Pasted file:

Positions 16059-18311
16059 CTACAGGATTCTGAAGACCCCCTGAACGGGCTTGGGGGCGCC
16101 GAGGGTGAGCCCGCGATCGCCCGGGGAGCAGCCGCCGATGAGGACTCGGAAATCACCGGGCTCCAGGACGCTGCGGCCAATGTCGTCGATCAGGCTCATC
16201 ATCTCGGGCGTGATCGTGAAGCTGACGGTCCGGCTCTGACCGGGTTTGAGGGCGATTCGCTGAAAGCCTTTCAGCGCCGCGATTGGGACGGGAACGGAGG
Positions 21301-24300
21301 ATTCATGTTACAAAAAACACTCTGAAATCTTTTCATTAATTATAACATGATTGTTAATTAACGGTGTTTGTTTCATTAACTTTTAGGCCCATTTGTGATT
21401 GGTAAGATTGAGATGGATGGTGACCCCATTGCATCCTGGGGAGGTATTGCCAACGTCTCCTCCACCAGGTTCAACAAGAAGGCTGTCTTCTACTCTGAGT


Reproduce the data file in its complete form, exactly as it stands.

Positions 16059-18311
16059 CTACAGGATTCTGAAGACCCCCTGAACGGGCTTGGGGGCGCC
16101 GAGGGTGAGCCCGCGATCGCCCGGGGAGCAGCCGCCGATGAGGACTCGGAAATCACCGGGCTCCAGGACGCTGCGGCCAATGTCGTCGATCAGGCTCATC
16201 ATCTCGGGCGTGATCGTGAAGCTGACGGTCCGGCTCTGACCGGGTTTGAGGGCGATTCGCTGAAAGCCTTTCAGCGCCGCGATTGGGACGGGAACGGAGG
Positions 21301-24300
21301 ATTCATGTTACAAAAAACACTCTGAAATCTTTTCATTAATTATAACATGATTGTTAATTAACGGTGTTTGTTTCATTAACTTTTAGGCCCATTTGTGATT
21401 GGTAAGATTGAGATGGATGGTGACCCCATTGCATCCTGGGGAGGTATTGCCAACGTCTCCTCCACCAGGTTCAACAAGAAGGCTGTCTTCTACTCTGAGT